A free UK press under threat: what invoking the the Regulation of Investigatory Powers Act could mean for journalist sources

Chris Boffey is a former news editor of the Observer, Sunday Telegraph and the Mirror and onetime special adviser to the Labour government.

"A classic illustration of the dangers of legislation designed to protect the interests and safety of the state being used for political purposes", was the judgement of the eminent QC Jeremy Hutchinson at the end of a trial 44 years ago when the Sunday Telegraph was vindicated for publishing a leaked report that highlighted government hypocrisy.

The legal power used against the Telegraph was the much discredited Section Two of the Official Secrets Act, which was later repealed, but now almost half a century later newspapers are facing and fighting a new challenge to the rights of the press to freely report, without fear of being investigated by the state.

Five senior legal figures, who comprise the Investigatory Rights Tribunal, a court that investigates unlawful use of covert techniques by public authorities and claims against the conduct of intelligence and law enforcement agencies, are deciding whether Scotland Yard infringed the rights of the Sun during its investigation into whether the then chief whip Andrew Mitchell called police officers "plebs" during a row about riding his bicycle through the gates of Downing Street.

Detectives used the Regulation of Investigatory Powers Act (Ripa) to access the phone records of three Sun journalists and the news desk to try to discover the source of the Mitchell stories. Ripa was designed, in the interest of national security to allow the state to take action against terrorists and major league criminals, and allows the authorities to act without consulting a judge.

News Group Newspapers (NGN), publishers of the Sun, and three of its journalists say that the Met’s use of the powers that avoid judicial scrutiny – to obtain phone records was unnecessary and disproportionate.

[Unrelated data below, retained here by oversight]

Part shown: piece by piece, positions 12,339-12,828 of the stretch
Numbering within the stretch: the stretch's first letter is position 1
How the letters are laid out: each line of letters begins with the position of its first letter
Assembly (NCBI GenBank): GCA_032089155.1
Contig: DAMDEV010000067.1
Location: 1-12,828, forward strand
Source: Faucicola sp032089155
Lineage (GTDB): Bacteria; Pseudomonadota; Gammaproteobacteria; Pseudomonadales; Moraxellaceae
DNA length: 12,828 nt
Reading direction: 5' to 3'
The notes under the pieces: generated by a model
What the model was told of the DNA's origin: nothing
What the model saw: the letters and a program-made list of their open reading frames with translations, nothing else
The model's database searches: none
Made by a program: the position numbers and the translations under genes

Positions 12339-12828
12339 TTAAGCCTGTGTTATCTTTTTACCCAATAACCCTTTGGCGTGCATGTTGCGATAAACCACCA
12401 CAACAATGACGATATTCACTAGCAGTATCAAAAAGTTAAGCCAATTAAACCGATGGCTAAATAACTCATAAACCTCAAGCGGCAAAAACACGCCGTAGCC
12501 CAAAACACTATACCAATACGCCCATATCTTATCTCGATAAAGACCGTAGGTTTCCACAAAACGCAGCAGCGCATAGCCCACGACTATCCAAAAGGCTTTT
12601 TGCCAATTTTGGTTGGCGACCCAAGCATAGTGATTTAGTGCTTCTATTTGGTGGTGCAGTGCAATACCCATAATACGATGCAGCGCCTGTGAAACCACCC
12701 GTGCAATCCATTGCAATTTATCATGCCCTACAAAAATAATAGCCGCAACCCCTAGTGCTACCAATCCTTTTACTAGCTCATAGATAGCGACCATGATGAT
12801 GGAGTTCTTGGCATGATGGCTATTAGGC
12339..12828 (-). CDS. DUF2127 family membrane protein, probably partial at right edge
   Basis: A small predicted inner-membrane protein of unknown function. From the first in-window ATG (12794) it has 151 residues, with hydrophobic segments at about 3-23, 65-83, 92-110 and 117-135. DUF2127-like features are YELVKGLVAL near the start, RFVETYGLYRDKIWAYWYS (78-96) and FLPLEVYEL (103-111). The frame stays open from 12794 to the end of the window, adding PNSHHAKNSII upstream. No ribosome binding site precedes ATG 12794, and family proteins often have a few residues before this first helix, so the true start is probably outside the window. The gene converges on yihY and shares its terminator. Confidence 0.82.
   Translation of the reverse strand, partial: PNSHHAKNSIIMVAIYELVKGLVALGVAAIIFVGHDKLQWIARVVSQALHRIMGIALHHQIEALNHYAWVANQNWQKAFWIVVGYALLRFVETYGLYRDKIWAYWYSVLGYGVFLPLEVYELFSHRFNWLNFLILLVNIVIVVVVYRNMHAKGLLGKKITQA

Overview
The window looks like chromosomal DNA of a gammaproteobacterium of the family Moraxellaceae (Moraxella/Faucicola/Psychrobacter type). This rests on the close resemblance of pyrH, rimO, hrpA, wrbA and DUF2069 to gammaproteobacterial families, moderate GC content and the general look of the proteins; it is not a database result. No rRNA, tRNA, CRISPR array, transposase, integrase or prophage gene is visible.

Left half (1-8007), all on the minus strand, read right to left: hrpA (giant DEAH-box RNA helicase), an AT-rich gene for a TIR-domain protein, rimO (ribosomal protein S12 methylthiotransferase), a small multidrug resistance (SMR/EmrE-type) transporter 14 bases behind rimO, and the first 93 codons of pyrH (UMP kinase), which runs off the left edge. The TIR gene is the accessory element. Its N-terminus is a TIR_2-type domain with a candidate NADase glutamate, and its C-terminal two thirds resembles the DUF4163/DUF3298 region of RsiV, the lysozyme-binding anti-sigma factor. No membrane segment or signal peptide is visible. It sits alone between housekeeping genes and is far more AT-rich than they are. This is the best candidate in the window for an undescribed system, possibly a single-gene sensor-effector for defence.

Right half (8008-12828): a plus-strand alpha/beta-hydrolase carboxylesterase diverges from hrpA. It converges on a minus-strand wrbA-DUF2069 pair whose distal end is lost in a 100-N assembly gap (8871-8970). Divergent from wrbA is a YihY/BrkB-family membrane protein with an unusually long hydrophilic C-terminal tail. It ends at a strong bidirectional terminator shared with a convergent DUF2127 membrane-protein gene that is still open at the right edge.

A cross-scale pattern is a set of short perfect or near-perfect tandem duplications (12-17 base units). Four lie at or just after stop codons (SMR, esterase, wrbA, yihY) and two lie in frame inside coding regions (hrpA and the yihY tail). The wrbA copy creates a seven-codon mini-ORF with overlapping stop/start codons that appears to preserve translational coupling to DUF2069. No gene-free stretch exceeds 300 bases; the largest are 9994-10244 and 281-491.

The Yard obtained a week’s worth of the reporters’ phone records, including GPRS location data, and details of 90 minutes of calls to and from two news desk landlines.

News Group, and Sun journalists, Anthony France, Craig Woodhouse and Tom Newton Dunn, the paper’s political editor, launched their claim on the basis of article 10 of the European convention on human rights, which protects journalistic sources.

Amazingly, the court heard that the officer who approved the Ripa application admitted he did not know that reporters had a right to protect their sources.

Gavin Millar QC, who is acting for News Group, said in a written submission: “This is the first claim in this jurisdiction by journalists and their newspaper alleging that their convention rights were violated because the Metropolitan police used covert powers to identify a confidential journalistic source … The case therefore raises issues of great importance.”

By hell it does. If the court backs the police it will drive a coach and horses through any claims of a free press in the UK. No story or source will be safe from police investigation and in a touch of irony, any reporters' telephones, including their messaging service, will be open to police investigation. No need to hack, just a nod from a senior officer that Ripa can be used.

The justification by the police in the Mitchell case to use Ripa was, in not so many words, that they were looking at a minor coup orchestrated by the beat bobbies who open and shut the gates at Downing Street. If it were not so serious it would farcical.

The result could be, unless the court backs the Sun, that any reporter using sources to get information on stories that someone wants kept quiet, could have his phone records secretly examined without any judicial oversight, undermining investigative journalism as we know it.

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